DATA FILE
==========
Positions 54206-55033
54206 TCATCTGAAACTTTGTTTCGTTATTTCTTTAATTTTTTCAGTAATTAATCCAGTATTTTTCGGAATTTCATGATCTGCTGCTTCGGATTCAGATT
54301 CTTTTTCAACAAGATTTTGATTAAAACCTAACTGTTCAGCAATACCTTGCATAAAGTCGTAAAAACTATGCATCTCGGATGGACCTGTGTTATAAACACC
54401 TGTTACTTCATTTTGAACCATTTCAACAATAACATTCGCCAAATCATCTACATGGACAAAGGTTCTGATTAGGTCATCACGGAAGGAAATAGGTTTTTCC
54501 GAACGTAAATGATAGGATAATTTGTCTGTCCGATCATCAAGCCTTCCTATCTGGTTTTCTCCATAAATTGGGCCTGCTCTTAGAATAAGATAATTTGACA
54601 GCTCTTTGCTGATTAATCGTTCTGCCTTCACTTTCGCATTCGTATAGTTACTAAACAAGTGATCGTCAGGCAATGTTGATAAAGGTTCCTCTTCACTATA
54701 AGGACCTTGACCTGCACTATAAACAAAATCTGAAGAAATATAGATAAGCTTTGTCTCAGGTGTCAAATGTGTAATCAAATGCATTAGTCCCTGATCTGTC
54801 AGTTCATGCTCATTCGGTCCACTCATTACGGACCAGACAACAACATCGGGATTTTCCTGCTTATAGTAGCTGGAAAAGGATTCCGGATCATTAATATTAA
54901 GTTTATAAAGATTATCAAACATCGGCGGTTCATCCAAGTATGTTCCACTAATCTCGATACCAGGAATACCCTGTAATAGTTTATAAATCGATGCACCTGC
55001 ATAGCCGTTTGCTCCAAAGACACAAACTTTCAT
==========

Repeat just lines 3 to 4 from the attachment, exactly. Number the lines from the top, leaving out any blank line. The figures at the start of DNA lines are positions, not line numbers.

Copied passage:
54301 CTTTTTCAACAAGATTTTGATTAAAACCTAACTGTTCAGCAATACCTTGCATAAAGTCGTAAAAACTATGCATCTCGGATGGACCTGTGTTATAAACACC
54401 TGTTACTTCATTTTGAACCATTTCAACAATAACATTCGCCAAATCATCTACATGGACAAAGGTTCTGATTAGGTCATCACGGAAGGAAATAGGTTTTTCC